Personal jokes in Aristophanes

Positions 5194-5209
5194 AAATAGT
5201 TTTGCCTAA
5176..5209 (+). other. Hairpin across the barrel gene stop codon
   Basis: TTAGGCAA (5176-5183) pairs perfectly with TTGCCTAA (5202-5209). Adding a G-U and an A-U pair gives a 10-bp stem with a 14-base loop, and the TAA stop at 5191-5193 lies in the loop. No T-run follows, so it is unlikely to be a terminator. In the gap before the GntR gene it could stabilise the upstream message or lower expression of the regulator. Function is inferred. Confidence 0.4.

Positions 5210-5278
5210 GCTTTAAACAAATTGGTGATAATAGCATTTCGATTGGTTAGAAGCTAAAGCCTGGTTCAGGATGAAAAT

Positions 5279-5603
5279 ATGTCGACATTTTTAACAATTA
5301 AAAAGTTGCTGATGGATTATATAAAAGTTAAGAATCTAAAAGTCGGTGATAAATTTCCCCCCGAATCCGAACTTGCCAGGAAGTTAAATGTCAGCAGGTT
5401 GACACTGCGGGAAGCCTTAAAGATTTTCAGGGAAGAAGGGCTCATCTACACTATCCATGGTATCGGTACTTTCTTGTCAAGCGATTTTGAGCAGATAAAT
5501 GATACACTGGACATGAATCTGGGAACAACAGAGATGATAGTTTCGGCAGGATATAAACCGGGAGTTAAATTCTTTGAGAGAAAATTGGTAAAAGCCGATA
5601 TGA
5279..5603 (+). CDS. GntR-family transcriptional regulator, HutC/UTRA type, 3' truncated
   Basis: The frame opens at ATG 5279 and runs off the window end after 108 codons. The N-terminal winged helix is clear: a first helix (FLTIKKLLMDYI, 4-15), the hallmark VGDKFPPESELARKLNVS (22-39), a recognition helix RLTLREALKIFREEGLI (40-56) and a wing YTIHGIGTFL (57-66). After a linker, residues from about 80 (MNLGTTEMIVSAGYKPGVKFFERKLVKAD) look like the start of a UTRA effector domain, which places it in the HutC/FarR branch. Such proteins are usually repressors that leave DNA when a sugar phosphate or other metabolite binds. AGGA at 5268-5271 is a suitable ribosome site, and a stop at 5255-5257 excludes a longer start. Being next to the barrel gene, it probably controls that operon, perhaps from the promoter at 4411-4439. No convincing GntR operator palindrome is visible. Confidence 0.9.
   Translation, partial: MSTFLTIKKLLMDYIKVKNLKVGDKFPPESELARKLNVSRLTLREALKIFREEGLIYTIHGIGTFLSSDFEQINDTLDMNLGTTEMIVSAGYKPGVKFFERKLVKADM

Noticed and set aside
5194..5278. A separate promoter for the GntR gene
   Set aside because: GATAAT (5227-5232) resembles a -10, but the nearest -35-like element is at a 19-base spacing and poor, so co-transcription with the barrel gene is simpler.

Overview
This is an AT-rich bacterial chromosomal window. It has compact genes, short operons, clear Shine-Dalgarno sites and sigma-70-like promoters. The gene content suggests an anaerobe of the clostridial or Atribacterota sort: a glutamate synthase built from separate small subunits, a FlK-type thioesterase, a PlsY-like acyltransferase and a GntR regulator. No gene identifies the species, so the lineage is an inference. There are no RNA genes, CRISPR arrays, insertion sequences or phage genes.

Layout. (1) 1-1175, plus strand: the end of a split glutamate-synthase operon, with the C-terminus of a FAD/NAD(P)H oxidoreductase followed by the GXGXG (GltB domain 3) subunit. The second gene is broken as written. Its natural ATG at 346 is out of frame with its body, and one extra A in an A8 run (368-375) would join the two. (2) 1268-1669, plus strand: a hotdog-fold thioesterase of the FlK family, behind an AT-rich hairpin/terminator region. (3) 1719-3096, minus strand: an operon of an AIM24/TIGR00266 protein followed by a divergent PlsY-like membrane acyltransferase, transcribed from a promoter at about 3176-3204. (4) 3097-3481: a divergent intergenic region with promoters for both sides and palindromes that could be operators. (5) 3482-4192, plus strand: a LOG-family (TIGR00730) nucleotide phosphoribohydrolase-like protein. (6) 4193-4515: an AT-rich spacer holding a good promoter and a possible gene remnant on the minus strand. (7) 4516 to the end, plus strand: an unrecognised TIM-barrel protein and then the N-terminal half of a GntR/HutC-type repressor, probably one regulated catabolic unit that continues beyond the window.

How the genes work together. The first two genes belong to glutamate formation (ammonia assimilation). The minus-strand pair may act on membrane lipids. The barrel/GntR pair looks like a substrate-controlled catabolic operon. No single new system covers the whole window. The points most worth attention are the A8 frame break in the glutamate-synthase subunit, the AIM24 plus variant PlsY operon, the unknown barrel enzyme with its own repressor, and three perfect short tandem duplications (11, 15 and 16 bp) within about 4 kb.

The material of this thesis is the area of personal humour roughly covered by τὸ ὸνομαστὶ κωμῳεν - the body of jokes which involve reference or allusion to individuals from the contemporary or near contemporary world, and which gave rise to the ancient compilation of κωμῳδούμενι. In an introductory chapter I draw on the combined evidence of plays and fragments to give some impression of the role of this type of satire in Old Comedy as a whole in the later fifth century, stressing in particular the overlap between Aristophanes' choice of targets and his rivals', and suggesting that this indicates the genre's capacity to create publicity for its own exploitation. The second chapter analyses the treatment of personal jokes in the scholia on Aristophanes, and shows that this typically involves a questionable model of satire, largely taken over by modern commentators on the plays, as a reflector of the truth about its targets. In the third chapter I argue that we need to adopt a view of Aristophanes as a much more active creator of publicity and of satirical images which may often owe as much to the appeal of popular stereotypes of disapproved behaviour as to the facts about the individuals to whom they are comically attached. Chapter four concentrates on choral jokes, demonstrating in particular the special scope for inventive satirical colour allowed by the separation of the major choral sections from the concerns of the dramatic episodes. The final chapter focusses on a variety of functional, formal and technical aspects of personal jokes: these include the ways in which jokes are integrated into the composition of dialogue; comically expressive uses of antilabe; the importance of the position of a name within the structure of a joke; and visual elements in personal satire. An index of names and references is included.